Ram Vilas Paswan seeks onion MEP at $450 per tonne to check price rise
New Delhi: Food minister Ram Vilas Paswan on Friday asked the commerce ministry to fix export floor price of onion at $450 a tonne and remove export sops to curb shipments and boost local supply, even as he blamed hoarders for spike in onion prices.
Retail onion prices have soared up to Rs50 per kg in major cities in view of tight supplies during monsoon season.
“There is sufficient availability of onion in the market. Hoarders and middlemen are responsible for price rise of onion,” Paswan tweeted.
In order to control prices and boost availability in the domestic market, Paswan said he has requested the commerce ministry for “imposition of MEP (minimum export price) of $450 per tonne on onion”. He has also sought withdrawal of incentives given to traders for export of onion.
To crack down against hoarders and black-marketeers, Paswan said state governments have been asked to take “stringent action against such people.”
Onion MEP was scrapped in December 2015. The MEP is the minimum rate below which exports should not be undertaken.
Last fiscal, the country had exported 34.92 lakh tonnes of onion. The minister highlighted that the country’s onion production was higher at 215 lakh tonnes in 2016-17 as compared to 209 lakh tonnes in the previous year.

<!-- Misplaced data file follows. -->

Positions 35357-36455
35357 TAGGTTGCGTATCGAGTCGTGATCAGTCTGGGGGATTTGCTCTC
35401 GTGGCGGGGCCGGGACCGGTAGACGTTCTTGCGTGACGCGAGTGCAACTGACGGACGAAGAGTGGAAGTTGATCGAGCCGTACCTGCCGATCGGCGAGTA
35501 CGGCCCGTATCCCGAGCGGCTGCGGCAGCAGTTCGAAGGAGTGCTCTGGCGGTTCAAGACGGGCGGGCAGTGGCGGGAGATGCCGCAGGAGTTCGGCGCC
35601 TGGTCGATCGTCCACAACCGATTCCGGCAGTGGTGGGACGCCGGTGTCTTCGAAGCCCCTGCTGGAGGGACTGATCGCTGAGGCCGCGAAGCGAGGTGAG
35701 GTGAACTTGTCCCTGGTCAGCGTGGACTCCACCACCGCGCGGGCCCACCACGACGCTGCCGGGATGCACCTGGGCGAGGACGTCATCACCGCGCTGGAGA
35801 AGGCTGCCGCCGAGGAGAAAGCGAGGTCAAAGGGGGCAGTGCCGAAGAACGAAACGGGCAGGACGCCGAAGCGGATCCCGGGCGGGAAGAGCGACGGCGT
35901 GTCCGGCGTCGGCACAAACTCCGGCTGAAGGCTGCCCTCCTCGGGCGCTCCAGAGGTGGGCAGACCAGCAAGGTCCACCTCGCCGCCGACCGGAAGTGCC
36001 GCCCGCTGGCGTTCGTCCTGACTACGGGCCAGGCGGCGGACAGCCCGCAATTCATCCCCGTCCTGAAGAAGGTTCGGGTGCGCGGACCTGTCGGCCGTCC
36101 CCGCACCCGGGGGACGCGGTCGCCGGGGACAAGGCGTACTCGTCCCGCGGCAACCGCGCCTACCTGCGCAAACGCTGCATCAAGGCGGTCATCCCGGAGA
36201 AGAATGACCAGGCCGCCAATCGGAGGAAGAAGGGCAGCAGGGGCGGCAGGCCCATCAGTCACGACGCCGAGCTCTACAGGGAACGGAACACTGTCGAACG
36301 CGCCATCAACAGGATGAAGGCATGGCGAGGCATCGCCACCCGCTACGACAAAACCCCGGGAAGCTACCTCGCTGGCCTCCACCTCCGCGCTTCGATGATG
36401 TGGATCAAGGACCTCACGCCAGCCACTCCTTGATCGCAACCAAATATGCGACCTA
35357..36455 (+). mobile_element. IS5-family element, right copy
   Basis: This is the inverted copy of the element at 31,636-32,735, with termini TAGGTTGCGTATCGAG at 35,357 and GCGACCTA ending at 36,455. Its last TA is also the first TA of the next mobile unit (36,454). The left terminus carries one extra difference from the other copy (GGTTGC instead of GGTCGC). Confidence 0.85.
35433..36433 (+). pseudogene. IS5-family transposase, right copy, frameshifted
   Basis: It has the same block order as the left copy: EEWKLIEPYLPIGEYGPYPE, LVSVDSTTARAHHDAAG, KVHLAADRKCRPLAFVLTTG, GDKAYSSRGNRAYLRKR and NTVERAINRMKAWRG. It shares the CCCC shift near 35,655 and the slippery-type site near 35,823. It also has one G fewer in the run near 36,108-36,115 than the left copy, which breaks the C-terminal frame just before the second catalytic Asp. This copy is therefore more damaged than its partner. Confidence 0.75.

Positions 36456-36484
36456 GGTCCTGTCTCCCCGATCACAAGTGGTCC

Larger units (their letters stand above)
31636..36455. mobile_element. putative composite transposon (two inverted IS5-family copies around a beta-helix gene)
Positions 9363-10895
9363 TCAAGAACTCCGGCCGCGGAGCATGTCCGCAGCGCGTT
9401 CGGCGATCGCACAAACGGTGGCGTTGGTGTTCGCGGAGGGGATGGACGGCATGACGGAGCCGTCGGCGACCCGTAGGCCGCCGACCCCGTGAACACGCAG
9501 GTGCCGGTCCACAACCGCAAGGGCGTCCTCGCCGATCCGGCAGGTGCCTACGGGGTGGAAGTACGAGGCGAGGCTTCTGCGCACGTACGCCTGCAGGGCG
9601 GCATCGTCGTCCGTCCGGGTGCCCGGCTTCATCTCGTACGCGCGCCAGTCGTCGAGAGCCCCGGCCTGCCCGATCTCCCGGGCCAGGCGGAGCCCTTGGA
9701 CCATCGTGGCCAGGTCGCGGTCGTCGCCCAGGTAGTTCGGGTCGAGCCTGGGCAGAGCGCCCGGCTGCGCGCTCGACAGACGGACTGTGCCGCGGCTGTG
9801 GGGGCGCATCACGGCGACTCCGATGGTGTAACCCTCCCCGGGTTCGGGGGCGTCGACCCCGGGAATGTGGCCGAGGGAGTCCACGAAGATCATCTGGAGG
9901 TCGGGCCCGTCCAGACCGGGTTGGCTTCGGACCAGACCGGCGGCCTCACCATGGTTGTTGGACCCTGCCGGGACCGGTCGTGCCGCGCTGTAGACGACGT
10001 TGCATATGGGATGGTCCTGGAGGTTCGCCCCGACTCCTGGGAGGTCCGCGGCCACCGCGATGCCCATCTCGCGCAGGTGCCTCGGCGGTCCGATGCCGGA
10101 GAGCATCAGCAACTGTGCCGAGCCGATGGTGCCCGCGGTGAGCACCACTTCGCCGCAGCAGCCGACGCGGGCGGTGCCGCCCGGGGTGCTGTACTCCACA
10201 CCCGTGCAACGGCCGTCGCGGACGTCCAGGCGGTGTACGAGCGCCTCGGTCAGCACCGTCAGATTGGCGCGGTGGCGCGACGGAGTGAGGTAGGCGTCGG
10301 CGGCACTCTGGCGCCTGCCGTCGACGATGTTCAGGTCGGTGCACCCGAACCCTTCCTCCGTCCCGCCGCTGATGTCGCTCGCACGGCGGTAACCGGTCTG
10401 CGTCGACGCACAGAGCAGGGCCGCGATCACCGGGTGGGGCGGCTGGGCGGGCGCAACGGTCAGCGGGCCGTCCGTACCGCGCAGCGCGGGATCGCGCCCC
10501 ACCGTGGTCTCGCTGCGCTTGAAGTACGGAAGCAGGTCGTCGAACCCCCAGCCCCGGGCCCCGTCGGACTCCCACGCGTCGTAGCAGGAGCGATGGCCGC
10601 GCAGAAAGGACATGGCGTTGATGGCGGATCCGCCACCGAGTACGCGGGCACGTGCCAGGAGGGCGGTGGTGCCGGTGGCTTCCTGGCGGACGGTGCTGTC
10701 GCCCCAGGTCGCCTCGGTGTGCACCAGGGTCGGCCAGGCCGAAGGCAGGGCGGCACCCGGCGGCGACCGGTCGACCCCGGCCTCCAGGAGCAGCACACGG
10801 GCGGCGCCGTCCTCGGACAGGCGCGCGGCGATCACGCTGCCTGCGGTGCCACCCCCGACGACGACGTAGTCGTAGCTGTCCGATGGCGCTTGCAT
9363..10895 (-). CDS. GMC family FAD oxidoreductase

At present, onion stock of 2016-17 is being consumed now. The new kharif crop is expected to arrive in full swing from next month. Besides onion, tomato prices have been ruling high for more than a month now. However, prices of many commodities like pulses and oilseeds have crashed below the support price, causing distress to farmers. The government has recently capped import of tur dal.
- Speeding up plans to cut emissions may save 153 million lives, says study
- Can hashgraph unseat blockchain as the favoured tech for cryptocurrencies?
- FDA-like agency needed for agriculture: commerce ministry
- Raju Shetti offers support to Congress over farmers’ issues
- Pharma firms under scanner for selling drugs without safety trials